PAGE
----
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Das Frauenhaus (1977)

Blue Rita, Le Cabaret des filles perverses

Rating: 6/10

Running Time: 75 minutes

UK Certificate: 18


Apart from professional pornographers, few could claim to have directed literally hundreds of films – yet since his debut with ‘Tenemos 18 Años’ (1959), Jess Franco has made over 180 feature films, often writing, scoring and appearing in them as well. To some the wayward Spaniard is little more than a sleaze merchant, while to others he is an auteur genius – but he is no regular pornographer. Certainly sex and nudity play an important part in much of his lurid work, but his preoccupation with the power dynamics of sexuality lends his films a distinctly Sadean character that is likely to frustrate any punter looking for straightforward sexual kicks. Put simply, sex for Franco is never far from politics – and this is especially true of the films he made with Swiss producer Erwin C. Dietrich – films like Ilsa the Wicked Warden, Barbed Wire Dolls, Love Camp, and of course ‘Blue Rita’.

The mysterious Rita (Martine Flety) owns, and occasionally performs in, a popular Parisian nightclub. A lesbian and avowed hater of men, Rita uses her strippers to ensnare political VIPs whom she imprisons in the club’s secret basement. There, using bizarre but effective experimental methods, she extracts information from them for a Communist spy agency, while also getting them to sign over their savings to her personal bank accounts and taking revenge for the particularly brutal brand of sexual torture to which she was herself once subjected. Rita’s Communist contact sends a new girl named Sun (Dagmar Bürger) to the club. After renouncing men forever and becoming Rita’s lover, Sun is assigned to seduce Janosch Lassard (Eric Falk), a heavyweight boxer from the Eastern Bloc rumoured to be defecting. Sun seems a little more attracted to Janosch than a Sapphic misandrist ought to be – yet with Interpol (not unlike the Club’s clients) keeping an eye on Rita and her girls from a distance, and lots of double-agents waiting in the wings, there is more than merely sexual treachery in the air.

Like Franco’s earlier ‘Vampyros Lesbos’ (1971), ‘Blue Rita’ is a classic of softporn seventies psychedelia, and no mere summary can quite do justice to how genuinely strange it is. To the accompaniment of a groovily disorienting jazz track, the strippers set their honeytraps in a room painted minimalist white whose furniture is all transparent inflatable plastic – and Sun’s blurry congress with Rita is filmed through a giant tank full of fish. One of the stage-acts features a naked woman pretending to be a mannequin, her pubes covered by the bust of an elephant’s head whose trunk Rita’s Indian assistant strokes, kisses and licks – while the political prisoners downstairs are coated in a “magic green juice” (as fluoresent as Rita’s many wigs) which makes them “so randy” that they think their “balls will burst” – while Sun wears a gas mask as she has sex with Janosch.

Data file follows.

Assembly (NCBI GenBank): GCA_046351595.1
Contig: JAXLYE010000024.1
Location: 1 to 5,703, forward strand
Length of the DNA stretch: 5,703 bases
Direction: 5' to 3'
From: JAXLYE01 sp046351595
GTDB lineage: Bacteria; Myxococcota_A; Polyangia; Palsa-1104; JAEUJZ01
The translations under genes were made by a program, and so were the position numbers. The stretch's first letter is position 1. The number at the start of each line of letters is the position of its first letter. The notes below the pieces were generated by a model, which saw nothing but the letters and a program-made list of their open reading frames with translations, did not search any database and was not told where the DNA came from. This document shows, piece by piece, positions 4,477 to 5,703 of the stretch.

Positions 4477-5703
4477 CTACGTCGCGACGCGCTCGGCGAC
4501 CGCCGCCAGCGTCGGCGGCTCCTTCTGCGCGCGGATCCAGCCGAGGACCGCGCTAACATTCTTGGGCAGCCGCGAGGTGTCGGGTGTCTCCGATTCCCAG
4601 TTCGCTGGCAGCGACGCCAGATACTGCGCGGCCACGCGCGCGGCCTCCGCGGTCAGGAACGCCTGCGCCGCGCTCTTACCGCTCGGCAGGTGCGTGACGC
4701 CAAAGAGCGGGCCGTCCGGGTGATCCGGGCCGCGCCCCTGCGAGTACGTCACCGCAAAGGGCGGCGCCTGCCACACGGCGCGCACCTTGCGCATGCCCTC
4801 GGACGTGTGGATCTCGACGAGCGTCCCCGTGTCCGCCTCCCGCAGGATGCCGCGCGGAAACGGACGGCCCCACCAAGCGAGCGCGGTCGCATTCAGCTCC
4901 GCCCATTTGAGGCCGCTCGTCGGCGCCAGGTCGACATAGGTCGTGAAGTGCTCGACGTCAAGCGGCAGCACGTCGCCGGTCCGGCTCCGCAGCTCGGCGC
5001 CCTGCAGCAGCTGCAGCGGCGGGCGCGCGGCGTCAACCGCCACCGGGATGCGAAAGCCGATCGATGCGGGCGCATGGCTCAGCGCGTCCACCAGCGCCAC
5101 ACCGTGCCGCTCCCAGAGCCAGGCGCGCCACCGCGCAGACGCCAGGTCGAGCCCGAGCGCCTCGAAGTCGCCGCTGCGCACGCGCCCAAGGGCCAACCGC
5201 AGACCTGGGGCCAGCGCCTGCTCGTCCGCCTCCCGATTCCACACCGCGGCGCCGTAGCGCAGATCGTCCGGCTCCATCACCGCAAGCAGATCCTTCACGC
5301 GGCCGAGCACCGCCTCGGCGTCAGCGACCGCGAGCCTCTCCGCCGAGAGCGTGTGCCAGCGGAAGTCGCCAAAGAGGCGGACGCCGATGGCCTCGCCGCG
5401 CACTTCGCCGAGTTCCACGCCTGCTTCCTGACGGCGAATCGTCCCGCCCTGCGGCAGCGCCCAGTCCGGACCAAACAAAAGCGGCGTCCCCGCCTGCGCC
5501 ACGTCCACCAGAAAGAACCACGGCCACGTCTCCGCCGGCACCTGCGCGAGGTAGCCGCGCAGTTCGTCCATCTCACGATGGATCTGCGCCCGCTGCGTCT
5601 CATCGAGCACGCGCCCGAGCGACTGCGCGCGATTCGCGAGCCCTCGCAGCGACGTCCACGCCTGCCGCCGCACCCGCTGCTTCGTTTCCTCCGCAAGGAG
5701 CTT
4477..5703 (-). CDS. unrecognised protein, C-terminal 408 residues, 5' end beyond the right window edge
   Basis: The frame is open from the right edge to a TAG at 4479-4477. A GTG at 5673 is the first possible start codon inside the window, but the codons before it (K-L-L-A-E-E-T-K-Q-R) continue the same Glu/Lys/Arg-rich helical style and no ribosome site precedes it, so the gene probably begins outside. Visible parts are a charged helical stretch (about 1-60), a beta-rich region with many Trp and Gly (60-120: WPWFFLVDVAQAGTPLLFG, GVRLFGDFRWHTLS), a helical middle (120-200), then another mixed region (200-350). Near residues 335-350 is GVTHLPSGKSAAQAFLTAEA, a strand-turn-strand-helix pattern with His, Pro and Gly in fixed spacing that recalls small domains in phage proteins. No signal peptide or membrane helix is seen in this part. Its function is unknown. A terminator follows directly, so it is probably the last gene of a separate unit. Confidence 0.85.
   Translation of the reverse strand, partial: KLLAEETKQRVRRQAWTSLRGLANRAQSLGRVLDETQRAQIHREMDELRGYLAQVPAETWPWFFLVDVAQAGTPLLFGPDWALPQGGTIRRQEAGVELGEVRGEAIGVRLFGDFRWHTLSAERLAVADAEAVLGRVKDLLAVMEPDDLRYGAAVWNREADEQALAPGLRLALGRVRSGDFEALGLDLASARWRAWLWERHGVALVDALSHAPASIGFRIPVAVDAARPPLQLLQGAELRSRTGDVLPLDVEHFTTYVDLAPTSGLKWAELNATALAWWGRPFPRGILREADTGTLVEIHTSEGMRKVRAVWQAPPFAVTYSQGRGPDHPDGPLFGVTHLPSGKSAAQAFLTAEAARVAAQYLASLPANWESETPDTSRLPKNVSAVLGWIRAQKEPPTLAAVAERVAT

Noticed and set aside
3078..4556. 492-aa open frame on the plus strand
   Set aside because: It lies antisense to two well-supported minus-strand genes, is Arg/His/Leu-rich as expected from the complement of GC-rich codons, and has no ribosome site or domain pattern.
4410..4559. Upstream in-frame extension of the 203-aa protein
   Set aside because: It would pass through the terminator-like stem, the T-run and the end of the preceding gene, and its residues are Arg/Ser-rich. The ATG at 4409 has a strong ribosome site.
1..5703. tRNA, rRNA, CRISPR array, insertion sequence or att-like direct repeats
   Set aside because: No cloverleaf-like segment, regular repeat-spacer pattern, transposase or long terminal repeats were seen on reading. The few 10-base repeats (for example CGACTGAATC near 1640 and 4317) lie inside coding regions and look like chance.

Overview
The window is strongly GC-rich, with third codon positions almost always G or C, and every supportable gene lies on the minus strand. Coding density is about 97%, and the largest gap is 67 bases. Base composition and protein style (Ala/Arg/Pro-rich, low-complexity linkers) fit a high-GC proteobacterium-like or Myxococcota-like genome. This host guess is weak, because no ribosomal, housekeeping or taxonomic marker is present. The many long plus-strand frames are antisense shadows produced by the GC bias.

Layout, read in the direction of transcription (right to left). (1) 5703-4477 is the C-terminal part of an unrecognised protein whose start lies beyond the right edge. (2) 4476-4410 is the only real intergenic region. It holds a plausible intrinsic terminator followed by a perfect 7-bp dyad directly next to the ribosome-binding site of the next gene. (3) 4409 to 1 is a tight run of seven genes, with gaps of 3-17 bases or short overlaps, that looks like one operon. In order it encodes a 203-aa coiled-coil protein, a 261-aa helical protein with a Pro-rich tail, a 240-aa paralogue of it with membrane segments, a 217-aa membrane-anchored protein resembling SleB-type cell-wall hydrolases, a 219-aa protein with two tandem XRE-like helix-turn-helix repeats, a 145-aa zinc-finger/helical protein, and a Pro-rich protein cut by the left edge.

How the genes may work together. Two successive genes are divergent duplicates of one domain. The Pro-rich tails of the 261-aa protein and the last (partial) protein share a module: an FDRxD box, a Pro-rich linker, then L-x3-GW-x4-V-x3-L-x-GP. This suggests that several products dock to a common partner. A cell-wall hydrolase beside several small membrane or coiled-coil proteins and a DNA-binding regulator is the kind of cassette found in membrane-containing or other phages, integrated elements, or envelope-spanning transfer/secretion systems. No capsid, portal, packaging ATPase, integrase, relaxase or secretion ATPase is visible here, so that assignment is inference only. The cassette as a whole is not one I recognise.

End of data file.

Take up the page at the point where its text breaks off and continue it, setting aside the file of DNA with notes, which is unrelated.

By the time it is all over, you will be unsure whether you have just witnessed a Cold War thriller, an Iron Curtain farce, or an LSD-inspired orgy – but rest assured that “reason”, as one character puts it with an impossibly straight face, “always triumphs in the end”. After masterfully subjecting his (male) viewers to the teasing torments and mad whims of a powerful sisterhood, Franco provides an ending that, for all its apparent conventionality, is in context highly subversive – for he suggests that the patriarchical order which ultimately prevails is, in its way, every bit as perverse as what has preceded.

It's Got: Soft-focus seventies psychedelia; a groo-oo-oovy soundtrack; strippers, spies, and lots of sexual politics; an anti-heroine with some very lurid wigs; and the line "and remember one thing, child - the nipples have to be visible at all times" (something Franco DID remember for most of his career).

It Needs: Preferably to be seen under the influence of a LOT of drugs (including the mythical "magic green juice").

DVD Extras Scene selection; choice in soundtrack between (dubbed) English or original German (with English subtitles); biographies and filmographies of producer Erwin C. Dietrich, director Jess Franco, and actors Pamela Stanford, Eric Falk, Martine Flety and Dagmar Bürger; 15 production stills; poster gallery (of other German-language soft porn productions); trailer reel for other films from the Jess Franco Collection; documentary (21min) presented by Erwin C. Dietrich, who focusses on Francos Jack the Ripper (1976), and portentously hails Franco as a "genius", a "seventies freak", a "herald of postmodernism", and a "forerunner of Dogme 95". DVD Extras Rating: 5/10


Be it Cold War thriller, lesbian spy farce, or acid-spiked orgy, this soft-core slice of seventies psychedelia will make your brain, if not your balls, burst.